They returned the blood-serum donor dog to the shelter, unharmed, and stored the vials of serum in the clinic’s refrigerator. He sent a sample to Cornell University and asked them to check whether it contained interferon. Four days later, a client brought in a canine distemper case, a 6- to 8-month-old shepherd-lab mix that had never been vaccinated.
“He came in with a real nice acute case,” he said. “One of the classics, you know. You get a high fever. He had a little diarrhea and vomiting and a runny nose, gooped up eyes, and a cracked nose. He was just a classic.”
Without time to get the response from Cornell, Dr. Sears didn’t know whether the serum in his refrigerator had interferon. But he had a patient likely to die without treatment, and he needed to know whether this material worked.
Late that afternoon, he injected the serum into his patient subcutaneously. The patient was returned to its cage for the night. “I figured, ‘We’ll see,’ ” he said.
In the morning, the dog bounced around happily. “The dog was jumping up and down in the cage, and its nose was cleared up, and its eyes were cleared up,” he said. “His fever was gone. I put him down on the floor and he ran around. We put some food out and he jumped into the food like he hadn’t eaten for three or five days, which he probably hadn’t. I’m looking at the dog and thinking, ‘Geez, this dog’s not sick.’ ”
Within a week, he treated another case and saw the same recovery. After five cases, Dr. Sears was confident these were distemper cases being cured. “I kept saying, ‘That’s not possible.’ But I’m looking at it, I’m looking at it, I’m looking at it. These dogs are cured. And so we said, ‘Jesus, we’ve got something really great here.’ ”
In the meantime, Cornell’s report on the serum sample finally came back.
“They wrote back and said ‘It has a very small antiviral activity. We do not suggest using it,’ ” he said. He wrote back to Cornell to report that the serum cleared a dog of distemper within 24 hours. Cornell didn’t respond.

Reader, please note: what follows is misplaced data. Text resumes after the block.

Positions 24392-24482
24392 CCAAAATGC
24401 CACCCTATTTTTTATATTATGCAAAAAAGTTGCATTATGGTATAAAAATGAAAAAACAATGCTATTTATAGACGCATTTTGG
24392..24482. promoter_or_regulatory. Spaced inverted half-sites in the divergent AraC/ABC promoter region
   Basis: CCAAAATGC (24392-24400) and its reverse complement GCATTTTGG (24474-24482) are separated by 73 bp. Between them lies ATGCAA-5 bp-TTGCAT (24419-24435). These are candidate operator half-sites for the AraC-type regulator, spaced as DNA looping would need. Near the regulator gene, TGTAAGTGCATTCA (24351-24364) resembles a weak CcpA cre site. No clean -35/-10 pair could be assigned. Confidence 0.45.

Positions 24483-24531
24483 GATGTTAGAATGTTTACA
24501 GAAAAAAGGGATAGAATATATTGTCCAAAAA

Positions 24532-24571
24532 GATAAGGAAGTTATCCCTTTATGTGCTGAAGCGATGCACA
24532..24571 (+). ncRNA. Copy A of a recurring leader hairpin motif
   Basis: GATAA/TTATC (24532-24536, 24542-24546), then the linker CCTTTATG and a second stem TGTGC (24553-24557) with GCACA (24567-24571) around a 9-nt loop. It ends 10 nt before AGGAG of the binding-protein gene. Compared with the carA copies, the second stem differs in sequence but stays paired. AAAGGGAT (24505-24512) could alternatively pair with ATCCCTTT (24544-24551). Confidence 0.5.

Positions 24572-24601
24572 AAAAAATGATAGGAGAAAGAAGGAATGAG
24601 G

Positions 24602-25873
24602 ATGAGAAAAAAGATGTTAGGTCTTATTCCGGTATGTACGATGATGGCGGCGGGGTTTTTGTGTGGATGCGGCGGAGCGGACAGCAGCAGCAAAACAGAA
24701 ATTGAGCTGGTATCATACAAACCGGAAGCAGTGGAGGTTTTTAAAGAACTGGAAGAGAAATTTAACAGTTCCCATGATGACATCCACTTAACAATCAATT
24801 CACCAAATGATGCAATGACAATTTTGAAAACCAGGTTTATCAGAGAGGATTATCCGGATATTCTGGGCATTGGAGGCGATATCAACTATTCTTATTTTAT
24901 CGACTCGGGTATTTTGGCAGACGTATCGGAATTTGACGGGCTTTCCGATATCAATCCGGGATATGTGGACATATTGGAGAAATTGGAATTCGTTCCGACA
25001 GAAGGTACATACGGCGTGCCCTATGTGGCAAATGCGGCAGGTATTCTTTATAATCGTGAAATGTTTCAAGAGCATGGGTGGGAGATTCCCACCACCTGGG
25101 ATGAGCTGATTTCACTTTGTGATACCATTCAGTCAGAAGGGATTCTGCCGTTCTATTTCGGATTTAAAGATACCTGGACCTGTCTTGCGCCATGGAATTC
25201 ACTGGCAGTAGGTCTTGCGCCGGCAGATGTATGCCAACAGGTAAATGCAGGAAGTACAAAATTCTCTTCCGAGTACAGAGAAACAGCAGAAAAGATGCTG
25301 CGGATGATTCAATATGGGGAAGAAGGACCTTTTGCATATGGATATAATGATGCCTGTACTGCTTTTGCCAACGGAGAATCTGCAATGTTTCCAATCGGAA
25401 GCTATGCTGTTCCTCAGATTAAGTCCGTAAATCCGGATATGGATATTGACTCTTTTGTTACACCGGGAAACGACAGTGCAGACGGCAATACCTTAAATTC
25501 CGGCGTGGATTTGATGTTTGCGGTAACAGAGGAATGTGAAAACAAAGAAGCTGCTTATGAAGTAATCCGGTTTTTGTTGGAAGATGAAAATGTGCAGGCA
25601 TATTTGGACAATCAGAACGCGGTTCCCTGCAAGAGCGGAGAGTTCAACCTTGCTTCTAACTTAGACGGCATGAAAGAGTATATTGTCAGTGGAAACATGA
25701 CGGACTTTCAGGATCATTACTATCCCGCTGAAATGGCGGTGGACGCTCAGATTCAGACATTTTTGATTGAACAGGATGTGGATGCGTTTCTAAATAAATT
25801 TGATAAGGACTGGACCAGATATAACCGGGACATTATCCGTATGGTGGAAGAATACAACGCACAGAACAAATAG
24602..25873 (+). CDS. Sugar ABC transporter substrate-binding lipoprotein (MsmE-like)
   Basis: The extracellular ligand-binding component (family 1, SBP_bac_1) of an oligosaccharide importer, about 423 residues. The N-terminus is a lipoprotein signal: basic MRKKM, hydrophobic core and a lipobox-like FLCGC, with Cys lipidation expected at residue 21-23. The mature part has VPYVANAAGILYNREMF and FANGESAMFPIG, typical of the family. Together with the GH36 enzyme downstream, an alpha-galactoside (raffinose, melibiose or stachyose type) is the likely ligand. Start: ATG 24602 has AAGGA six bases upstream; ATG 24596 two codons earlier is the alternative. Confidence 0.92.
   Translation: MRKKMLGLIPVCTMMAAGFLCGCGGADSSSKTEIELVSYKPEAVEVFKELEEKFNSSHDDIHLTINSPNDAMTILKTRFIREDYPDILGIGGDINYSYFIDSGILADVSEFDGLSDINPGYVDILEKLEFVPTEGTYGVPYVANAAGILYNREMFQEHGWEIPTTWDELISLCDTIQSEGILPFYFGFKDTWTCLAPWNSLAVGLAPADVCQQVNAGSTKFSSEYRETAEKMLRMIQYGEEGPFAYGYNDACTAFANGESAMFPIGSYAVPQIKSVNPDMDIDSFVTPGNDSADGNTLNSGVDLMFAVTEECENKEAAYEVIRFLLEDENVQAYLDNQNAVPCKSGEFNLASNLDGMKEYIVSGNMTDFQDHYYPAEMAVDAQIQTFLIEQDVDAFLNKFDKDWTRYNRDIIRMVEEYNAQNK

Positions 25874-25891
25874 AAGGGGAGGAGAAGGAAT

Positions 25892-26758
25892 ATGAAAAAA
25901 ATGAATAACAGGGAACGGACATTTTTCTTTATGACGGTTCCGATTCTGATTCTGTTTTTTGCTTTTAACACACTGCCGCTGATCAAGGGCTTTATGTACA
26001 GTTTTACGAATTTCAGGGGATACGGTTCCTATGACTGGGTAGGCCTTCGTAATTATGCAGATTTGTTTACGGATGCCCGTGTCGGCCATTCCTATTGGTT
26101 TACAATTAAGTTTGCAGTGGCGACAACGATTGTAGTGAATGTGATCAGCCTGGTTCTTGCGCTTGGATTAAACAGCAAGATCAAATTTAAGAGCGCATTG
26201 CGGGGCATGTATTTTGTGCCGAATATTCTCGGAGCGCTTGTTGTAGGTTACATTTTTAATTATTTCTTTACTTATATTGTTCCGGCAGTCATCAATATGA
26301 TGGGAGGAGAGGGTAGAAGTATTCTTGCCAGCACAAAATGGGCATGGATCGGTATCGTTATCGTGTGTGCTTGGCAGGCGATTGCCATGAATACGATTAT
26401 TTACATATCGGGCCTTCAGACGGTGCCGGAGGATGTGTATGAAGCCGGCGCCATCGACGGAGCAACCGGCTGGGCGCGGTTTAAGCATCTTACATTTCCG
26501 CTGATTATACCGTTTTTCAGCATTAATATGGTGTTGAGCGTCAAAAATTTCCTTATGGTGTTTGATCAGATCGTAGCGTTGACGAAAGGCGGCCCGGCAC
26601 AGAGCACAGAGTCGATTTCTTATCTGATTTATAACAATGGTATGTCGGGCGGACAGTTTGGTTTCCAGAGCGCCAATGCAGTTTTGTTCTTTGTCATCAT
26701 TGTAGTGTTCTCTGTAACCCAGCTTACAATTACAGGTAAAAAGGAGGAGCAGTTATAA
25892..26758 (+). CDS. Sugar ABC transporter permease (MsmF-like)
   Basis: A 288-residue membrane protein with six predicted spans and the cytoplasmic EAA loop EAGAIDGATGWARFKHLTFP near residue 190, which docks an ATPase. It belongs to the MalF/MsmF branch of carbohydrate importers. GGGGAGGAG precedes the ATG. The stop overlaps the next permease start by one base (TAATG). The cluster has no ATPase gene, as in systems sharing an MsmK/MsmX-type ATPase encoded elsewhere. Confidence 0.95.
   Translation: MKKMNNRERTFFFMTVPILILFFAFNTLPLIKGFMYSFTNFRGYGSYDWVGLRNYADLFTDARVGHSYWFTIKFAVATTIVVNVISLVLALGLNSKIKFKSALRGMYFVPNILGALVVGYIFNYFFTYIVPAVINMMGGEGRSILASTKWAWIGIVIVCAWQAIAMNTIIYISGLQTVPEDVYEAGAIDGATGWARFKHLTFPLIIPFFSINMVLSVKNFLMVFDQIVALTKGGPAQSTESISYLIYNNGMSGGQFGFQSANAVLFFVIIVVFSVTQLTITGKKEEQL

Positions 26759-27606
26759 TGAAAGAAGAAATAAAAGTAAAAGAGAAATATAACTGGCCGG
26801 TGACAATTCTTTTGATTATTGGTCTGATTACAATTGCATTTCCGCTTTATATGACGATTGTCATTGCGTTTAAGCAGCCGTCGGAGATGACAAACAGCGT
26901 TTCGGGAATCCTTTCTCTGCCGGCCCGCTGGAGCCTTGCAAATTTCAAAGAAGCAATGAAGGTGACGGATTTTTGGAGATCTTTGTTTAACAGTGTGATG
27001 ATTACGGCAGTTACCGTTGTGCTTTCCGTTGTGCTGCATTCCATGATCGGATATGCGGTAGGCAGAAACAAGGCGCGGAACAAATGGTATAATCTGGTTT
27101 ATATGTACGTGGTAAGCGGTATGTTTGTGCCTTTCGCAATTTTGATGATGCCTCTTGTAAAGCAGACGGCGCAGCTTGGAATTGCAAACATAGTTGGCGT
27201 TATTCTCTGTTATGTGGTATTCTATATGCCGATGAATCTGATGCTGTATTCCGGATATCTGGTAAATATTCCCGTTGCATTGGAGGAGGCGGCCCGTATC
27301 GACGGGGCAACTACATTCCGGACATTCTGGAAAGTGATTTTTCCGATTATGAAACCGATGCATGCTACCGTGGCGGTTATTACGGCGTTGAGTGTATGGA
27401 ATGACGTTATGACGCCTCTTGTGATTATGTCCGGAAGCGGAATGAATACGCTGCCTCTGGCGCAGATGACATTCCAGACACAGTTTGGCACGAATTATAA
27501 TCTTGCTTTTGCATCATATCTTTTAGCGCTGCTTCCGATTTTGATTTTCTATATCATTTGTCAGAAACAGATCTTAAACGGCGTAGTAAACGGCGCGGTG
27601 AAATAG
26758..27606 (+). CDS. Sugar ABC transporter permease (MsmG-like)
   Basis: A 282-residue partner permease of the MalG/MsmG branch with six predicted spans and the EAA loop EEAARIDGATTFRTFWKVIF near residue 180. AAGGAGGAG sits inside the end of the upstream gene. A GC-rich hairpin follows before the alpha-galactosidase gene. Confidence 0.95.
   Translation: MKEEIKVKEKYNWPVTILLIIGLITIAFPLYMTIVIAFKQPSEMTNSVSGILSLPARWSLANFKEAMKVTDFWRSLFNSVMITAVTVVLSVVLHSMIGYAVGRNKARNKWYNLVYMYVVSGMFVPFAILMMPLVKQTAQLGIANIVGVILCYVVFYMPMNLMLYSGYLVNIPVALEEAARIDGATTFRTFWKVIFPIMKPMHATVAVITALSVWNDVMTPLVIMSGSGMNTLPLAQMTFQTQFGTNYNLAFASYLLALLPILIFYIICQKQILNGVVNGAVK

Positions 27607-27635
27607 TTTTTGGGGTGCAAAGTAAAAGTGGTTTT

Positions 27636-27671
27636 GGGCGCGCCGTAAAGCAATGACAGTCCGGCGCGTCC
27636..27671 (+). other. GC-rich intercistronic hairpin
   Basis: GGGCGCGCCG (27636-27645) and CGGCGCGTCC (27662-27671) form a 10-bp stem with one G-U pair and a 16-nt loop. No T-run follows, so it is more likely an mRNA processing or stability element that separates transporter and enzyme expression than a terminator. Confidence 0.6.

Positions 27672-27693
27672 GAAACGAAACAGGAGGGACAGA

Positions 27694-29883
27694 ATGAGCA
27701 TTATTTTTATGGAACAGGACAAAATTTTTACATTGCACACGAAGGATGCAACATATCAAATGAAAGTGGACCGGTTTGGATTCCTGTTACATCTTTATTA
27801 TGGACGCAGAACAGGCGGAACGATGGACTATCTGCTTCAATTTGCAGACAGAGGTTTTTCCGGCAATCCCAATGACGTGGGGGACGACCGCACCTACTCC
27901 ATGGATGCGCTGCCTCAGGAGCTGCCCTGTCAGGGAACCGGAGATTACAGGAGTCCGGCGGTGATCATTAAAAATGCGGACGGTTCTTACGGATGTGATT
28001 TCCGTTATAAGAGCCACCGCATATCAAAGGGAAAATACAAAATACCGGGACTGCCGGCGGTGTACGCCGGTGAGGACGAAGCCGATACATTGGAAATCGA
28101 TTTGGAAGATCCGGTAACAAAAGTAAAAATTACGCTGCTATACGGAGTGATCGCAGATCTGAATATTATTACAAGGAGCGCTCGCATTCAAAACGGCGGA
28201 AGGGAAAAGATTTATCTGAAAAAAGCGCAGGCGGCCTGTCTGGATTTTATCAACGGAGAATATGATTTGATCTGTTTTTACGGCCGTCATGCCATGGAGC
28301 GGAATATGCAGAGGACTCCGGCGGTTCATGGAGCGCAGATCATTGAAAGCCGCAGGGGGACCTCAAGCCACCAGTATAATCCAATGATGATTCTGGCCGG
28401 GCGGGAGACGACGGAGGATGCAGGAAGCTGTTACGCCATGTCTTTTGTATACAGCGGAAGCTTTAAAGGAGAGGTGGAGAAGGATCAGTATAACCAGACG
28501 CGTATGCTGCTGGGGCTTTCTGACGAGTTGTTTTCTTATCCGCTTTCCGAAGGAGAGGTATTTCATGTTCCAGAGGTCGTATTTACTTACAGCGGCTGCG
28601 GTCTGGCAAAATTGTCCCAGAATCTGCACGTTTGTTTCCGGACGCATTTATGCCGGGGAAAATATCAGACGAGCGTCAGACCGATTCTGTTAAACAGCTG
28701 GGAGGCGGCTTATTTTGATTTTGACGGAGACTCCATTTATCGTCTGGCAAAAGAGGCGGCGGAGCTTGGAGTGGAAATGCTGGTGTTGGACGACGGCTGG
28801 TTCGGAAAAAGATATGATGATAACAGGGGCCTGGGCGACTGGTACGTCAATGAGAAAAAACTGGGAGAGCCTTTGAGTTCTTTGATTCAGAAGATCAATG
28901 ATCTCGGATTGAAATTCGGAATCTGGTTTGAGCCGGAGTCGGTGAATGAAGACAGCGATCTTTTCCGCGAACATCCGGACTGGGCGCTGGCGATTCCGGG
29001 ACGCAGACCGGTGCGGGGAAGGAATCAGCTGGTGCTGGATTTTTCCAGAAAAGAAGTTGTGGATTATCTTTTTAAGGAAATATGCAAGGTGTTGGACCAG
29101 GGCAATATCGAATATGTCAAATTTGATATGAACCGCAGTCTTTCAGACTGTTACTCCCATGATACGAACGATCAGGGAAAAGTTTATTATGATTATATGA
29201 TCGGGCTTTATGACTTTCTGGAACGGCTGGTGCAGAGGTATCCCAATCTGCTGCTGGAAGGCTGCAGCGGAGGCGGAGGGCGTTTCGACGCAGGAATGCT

Later, he’d realize one possible explanation for Cornell’s result. The test for interferon is performed in glass tubes – in vitro. He said he suspected that this material works only in vivo – inside a living body, not in a glass tube. Dr. Sears believes the material created by the NDV injection sparks further reactions inside a living dog’s body that work together to neutralize the distemper virus.
A graduate of U.C. Davis veterinary school in 1963, Dr. Sears’ focus was on treating his animal patients and running his business. He had not been instilled with the knowledge of how to seek acceptance, apply for funding for a study and get a new treatment published in a veterinary journal. As a private practice vet working 12-hour days 6 days a week, he was also cut off from the guidance and advice available in academic circles.
So, he drove to a veterinary convention in Las Vegas hoping to share his discovery. However, he came unannounced, without properly documenting his cases or preparing a presentation. During a lecture on canine distemper, Dr. Sears raised his hand, stood up and said, “We have a way to treat distemper.”
He then explained his procedure, the NDV injection, the serum withdrawal, the subcutaneous injection, the dramatic recovery. The expert virologist giving the lecture took this in and paced back and forth on the stage for about a minute and a half.
“Son, that’s impossible. Sit down.”
He fell back into his seat, shattered and dejected. Had someone taken him aside and explained what his presentation lacked and what steps he needed to take next, his story may have turned out differently. Instead, he returned to his clinic and continued to treat dogs but without trying to seek acceptance.
Dr. Sears did find another ally in a related treatment.
The NDV spinal tap
In 1973, Dr. Sears read an article in The California Veterinarian (Adams and Snow 1973) co-authored by John Adams, UCLA’s retired professor of pediatric virology. Adams had been the founding chair of the Department of Pediatrics at the UCLA School of Medicine. A specialist on immunology, multiple sclerosis, and sudden infant death syndrome, Adams had retired in 1972 at the age of 67 but was energetically continuing his research.